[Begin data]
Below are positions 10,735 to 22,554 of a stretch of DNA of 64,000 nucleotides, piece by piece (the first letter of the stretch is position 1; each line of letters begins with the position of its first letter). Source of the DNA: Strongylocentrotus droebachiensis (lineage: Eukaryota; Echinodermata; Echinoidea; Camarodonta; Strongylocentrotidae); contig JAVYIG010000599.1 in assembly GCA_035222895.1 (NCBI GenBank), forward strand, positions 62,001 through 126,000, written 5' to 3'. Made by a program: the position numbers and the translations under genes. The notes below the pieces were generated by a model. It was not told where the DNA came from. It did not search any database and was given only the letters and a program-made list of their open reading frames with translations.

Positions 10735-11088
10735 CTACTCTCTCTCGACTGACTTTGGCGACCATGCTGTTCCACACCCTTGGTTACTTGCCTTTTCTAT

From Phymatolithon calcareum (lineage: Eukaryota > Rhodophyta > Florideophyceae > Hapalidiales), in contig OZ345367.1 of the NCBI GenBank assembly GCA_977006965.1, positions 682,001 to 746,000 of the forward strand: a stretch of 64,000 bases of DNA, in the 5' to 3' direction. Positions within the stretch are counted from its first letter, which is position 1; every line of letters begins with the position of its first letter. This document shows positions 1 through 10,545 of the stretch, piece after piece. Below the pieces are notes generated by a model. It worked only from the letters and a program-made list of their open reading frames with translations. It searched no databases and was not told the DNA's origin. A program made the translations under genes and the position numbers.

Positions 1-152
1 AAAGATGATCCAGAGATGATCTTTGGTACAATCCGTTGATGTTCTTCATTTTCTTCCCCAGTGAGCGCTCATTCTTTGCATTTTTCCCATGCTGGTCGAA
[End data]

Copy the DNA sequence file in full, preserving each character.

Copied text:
Below are positions 10,735 to 22,554 of a stretch of DNA of 64,000 nucleotides, piece by piece (the first letter of the stretch is position 1; each line of letters begins with the position of its first letter). Source of the DNA: Strongylocentrotus droebachiensis (lineage: Eukaryota; Echinodermata; Echinoidea; Camarodonta; Strongylocentrotidae); contig JAVYIG010000599.1 in assembly GCA_035222895.1 (NCBI GenBank), forward strand, positions 62,001 through 126,000, written 5' to 3'. Made by a program: the position numbers and the translations under genes. The notes below the pieces were generated by a model. It was not told where the DNA came from. It did not search any database and was given only the letters and a program-made list of their open reading frames with translations.

Positions 10735-11088
10735 CTACTCTCTCTCGACTGACTTTGGCGACCATGCTGTTCCACACCCTTGGTTACTTGCCTTTTCTAT

From Phymatolithon calcareum (lineage: Eukaryota > Rhodophyta > Florideophyceae > Hapalidiales), in contig OZ345367.1 of the NCBI GenBank assembly GCA_977006965.1, positions 682,001 to 746,000 of the forward strand: a stretch of 64,000 bases of DNA, in the 5' to 3' direction. Positions within the stretch are counted from its first letter, which is position 1; every line of letters begins with the position of its first letter. This document shows positions 1 through 10,545 of the stretch, piece after piece. Below the pieces are notes generated by a model. It worked only from the letters and a program-made list of their open reading frames with translations. It searched no databases and was not told the DNA's origin. A program made the translations under genes and the position numbers.

Positions 1-152
1 AAAGATGATCCAGAGATGATCTTTGGTACAATCCGTTGATGTTCTTCATTTTCTTCCCCAGTGAGCGCTCATTCTTTGCATTTTTCCCATGCTGGTCGAA